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Ferndale to Garberville

97 miles - 11,250 feet

Trip notes: We went off the map and headed through some of the most secluded regions in California, deep in the wild lands that surround the famed Lost Coast Road. After spending nearly 65 miles in this isolated region, we finally emerged into the remarkable Humboldt Redwoods and the Avenue of the Giants, a scenic route aptly named for the towering Redwood trees along this historical road.

It was by far the hardest (but most rewarding) day of riding we experienced. We began with a hour-plus climb and a harrowing decent with a false plateau. At one point, I was flying on what I thought was a level stretch, when the mail man passed me, rolled down his window, gave me the hang loose sign and yelled, "You're going 58 miles an hour, man!"

After winding down switchback after switchback, we were presented with a another climb, almost as high as the first but in a third of the distance. Just as I was starting to run out of steam, I smelled the ocean and caught the first taste of cool ocean air. Thinking I was catching my stride, my hopes were deflated when I heard the "psssssssss" that signaled my first flat tire of the trip.

I pulled off the road and began changing the tire. Some full-time travelers pulled up next to me in their Jeep Cherokee and offered me a bike pump to save my CO2 carton. They blessed me with some fresh plumbs and some great conversation. 

In the time it took to change my tire, my legs had completely cooled down. I walked my bike to the summit about 50 feet away and almost lost my mind. Sprawling in front of me was the Lost Coast—one of the most remote and isolated stretches of Northern California coast line. I saddled up and dropped in on the 19-percent grade, which acted like a chute and funneled me into the road below. The rush helped us forget about the nearly 3,000 feet of fully exposed climbing we had waiting for us 30 miles ahead.

On these rides, it's essential to separate your thinking into stages. Enjoy the small victories, and don't worry about the entire day. The truth is that you're going to be tired, you're going to get more energy, and at the end of the day you are going to pass out. So don't stress.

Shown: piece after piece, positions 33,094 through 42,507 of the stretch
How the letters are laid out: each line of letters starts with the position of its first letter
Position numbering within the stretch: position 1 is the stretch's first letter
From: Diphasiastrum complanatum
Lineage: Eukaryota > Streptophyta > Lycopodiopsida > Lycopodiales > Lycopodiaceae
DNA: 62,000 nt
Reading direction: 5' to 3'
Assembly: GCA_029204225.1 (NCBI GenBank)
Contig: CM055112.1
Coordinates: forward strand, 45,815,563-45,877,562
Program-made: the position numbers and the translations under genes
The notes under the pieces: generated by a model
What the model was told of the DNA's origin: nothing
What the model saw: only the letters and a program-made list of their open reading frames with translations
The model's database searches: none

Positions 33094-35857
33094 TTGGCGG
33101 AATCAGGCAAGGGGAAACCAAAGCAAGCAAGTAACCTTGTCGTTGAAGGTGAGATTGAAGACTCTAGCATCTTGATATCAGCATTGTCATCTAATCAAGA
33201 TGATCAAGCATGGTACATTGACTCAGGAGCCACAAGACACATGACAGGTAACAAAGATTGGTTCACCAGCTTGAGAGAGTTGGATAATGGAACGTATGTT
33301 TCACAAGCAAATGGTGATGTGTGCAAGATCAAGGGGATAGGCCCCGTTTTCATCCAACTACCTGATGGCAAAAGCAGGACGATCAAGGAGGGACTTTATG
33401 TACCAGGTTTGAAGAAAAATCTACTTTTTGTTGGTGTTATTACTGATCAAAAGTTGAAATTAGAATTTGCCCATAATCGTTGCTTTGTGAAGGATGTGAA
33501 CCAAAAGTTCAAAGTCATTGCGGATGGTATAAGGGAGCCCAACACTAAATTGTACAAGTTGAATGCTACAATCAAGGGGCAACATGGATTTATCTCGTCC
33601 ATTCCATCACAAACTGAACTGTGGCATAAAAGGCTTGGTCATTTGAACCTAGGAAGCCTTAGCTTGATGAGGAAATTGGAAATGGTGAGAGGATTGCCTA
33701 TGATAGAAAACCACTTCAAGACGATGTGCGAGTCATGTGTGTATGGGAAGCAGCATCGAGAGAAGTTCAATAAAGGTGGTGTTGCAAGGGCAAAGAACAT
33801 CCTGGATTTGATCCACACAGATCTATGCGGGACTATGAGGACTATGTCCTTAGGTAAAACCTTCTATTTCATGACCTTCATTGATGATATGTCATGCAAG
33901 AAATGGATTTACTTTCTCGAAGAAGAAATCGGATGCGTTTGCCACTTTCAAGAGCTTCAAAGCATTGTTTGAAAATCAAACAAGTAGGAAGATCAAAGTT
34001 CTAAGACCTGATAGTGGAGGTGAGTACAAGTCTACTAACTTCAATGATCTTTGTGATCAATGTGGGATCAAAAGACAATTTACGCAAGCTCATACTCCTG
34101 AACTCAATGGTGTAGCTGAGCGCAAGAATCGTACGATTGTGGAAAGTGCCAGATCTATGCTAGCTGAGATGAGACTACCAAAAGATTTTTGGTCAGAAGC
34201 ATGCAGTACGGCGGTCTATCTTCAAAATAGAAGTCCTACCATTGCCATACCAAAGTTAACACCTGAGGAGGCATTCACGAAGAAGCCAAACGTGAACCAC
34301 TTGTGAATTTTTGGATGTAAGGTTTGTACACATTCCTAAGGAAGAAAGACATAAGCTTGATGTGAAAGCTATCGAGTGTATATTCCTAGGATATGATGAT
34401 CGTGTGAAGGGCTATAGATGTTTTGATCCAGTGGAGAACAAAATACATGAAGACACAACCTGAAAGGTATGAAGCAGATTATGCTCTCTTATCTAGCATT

The ride continued inland, and as we began to climb Panther Gap, the heat climbed right along with us. The gap is a completely exposed 15-mile climb that peaks out over 3,000 feet in the first 7 miles. After climbing the same elevation in the first part of the day (but spread over 25 miles), I didn't think I was going to make it. Almost out of water, and running dangerously low on motivation, I continued to traverse back and forth on the winding ascent and finally broke through to the top of the Gap. The major celebration after most hard climbs is the opportunity to fly like the wind down, yet Panther Gap would not give us this reward. The entire decent is spotted with potholes as if it was a WWII minefield.  The concrete was rough, broken, and loose beneath our tires. Our forearms screamed with tingling pain and numbness from holding on through the constant vibrations.

At long last, we found the bottom of the ascent and rode towards Redwood National Forest. Cruising through the Redwoods is like entering a cathedral. Cool air fills your lungs, and the silent song of these ancient beings fills your ears. It was a time to recharge and reflect about our place on earth. — Jesse Lenz

Classic routes and inspiring journeys. 


Inspired by the classic brevets of Europe, Randonnées are point-to-point rides run over seven days. This season, Rapha's journeys pass through Europe, the U.S., and Japan. Averaging 130km of mountainous riding per day, Randonnées are fully supported by soigneurs, mechanics, guides and drivers. Rapha Randonneurs will explore the landscape and culture of their host region, ride challenging terrain and experience the camaraderie of these exceptional adventures.

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